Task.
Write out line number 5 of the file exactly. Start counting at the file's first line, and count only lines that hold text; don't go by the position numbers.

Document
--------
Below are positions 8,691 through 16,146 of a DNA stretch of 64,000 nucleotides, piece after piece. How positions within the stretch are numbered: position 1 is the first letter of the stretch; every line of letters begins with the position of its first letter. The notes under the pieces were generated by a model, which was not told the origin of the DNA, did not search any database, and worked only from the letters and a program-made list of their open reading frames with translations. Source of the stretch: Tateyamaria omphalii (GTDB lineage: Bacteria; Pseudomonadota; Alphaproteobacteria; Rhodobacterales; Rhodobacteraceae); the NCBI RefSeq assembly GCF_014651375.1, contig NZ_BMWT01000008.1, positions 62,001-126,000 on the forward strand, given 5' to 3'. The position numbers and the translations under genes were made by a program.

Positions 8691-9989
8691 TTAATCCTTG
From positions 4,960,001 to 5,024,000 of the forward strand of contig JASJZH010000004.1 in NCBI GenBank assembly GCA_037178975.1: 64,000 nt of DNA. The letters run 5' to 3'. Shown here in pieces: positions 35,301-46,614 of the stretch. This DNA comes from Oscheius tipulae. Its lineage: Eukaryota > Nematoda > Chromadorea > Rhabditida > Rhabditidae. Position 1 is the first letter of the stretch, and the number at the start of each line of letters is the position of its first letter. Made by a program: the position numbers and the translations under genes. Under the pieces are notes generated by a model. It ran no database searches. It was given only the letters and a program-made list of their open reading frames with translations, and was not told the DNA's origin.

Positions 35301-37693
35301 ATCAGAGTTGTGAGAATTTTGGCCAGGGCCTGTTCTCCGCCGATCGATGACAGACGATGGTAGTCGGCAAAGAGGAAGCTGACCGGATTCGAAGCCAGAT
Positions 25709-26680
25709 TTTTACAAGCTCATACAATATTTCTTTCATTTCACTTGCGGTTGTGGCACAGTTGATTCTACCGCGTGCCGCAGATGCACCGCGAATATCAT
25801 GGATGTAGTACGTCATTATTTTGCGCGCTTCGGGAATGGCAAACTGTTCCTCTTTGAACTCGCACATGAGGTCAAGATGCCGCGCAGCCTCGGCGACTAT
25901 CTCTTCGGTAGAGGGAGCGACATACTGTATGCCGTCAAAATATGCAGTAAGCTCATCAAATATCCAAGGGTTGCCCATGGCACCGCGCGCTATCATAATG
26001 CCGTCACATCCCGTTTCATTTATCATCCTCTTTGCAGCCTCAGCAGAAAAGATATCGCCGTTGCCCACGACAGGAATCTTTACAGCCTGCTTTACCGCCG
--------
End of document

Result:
Positions 35301-37693